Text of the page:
We've already seen (or haven't) the nearly invisible waterproof zippers that Columbia introduced on its sportswear designed for various Olympians competing at Sochi. But the uniforms designed specifically for the US moguls ski team have another hard-to-spot feature that could let them cheat give them a small advantage in competition.
Despite the hilly terrain they have to tackle, moguls skiers are judged on how smoothly they make their way down a bumpy course. So Columbia developed the subtle "snow camouflage" pattern used from the mid-waist down on the outfits pictured above to break up the white fabric and help mask body movements during a run. Some would call this cheating (like swimming authorities), others would claim it's just more efficient.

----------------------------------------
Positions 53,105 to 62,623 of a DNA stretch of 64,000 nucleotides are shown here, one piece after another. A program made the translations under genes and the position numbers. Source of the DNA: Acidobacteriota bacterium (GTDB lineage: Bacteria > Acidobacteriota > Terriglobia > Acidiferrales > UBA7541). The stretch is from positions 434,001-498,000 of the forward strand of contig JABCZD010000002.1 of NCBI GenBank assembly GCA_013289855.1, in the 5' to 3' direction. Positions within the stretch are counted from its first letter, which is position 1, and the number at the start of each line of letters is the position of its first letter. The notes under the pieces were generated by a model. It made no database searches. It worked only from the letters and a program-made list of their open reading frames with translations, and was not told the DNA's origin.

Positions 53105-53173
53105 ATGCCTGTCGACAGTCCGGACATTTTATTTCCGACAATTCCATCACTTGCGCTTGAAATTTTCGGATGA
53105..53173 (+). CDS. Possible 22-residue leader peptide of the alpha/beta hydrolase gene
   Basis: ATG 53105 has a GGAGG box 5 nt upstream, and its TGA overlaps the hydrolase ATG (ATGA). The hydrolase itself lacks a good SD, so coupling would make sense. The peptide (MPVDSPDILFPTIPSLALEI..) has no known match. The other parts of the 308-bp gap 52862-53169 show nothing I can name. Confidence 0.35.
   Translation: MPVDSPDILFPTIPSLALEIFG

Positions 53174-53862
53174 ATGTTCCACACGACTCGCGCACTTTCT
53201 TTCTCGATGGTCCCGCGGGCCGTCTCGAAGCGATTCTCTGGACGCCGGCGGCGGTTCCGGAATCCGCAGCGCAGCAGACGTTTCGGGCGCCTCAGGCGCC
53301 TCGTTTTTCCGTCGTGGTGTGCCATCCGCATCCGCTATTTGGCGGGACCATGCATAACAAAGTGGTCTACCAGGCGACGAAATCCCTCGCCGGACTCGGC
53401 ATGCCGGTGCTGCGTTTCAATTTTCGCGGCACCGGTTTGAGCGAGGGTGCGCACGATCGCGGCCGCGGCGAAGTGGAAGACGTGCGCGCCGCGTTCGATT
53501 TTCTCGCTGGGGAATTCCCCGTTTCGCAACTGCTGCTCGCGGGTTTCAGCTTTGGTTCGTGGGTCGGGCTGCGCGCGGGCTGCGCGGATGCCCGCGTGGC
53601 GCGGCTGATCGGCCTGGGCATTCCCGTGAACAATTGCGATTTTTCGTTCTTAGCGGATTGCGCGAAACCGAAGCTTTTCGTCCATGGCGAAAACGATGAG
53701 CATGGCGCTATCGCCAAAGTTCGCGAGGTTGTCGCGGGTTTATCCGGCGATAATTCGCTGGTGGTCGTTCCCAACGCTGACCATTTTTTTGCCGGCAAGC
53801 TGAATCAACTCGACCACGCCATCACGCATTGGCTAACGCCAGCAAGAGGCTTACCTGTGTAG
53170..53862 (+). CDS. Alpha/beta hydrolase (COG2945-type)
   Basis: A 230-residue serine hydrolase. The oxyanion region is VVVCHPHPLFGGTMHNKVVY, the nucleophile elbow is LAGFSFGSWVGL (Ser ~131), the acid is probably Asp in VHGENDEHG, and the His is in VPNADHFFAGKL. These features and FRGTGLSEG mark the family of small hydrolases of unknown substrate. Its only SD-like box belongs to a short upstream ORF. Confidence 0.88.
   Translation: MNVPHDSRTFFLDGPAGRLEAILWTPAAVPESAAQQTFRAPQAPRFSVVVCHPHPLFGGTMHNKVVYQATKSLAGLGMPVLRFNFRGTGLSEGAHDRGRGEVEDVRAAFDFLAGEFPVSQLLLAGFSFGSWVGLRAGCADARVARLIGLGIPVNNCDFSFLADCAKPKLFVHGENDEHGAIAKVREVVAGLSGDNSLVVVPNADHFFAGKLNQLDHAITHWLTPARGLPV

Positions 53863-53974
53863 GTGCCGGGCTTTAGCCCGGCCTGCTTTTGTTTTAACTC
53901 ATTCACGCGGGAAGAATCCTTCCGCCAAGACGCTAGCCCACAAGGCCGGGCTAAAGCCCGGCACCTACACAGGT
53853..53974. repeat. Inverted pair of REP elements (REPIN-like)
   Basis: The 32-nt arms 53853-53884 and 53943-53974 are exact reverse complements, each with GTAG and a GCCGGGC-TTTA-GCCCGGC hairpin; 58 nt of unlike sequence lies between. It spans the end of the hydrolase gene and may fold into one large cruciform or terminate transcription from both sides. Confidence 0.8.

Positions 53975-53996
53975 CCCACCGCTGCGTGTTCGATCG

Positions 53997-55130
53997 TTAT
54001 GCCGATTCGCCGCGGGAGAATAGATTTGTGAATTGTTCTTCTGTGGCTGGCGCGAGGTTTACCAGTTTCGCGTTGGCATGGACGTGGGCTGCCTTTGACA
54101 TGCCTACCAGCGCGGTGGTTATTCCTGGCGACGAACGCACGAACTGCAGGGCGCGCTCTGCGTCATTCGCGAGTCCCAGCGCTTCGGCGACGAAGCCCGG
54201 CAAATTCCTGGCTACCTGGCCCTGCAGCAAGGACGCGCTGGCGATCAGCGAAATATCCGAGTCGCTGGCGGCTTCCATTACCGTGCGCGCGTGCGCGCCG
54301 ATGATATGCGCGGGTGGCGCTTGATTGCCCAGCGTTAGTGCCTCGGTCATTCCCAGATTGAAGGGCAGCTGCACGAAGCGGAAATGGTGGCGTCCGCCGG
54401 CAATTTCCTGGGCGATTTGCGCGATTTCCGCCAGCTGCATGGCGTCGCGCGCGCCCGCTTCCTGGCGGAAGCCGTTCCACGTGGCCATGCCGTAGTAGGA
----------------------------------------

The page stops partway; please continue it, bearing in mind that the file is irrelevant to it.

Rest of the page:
The idea is to make a skier's movements look smoother down a run, when in fact they're probably bouncing around just as much as their competitors. So is trying to fool the judges this way cheating? Most likely, but technically it isn't against the rules (yet). But in this day and age, many have all but accepted that equipment plays a huge role in an athlete's success—whether or not that goes against the original intent of the Olympic games (hint: It kinda does) [Gear Junkie]
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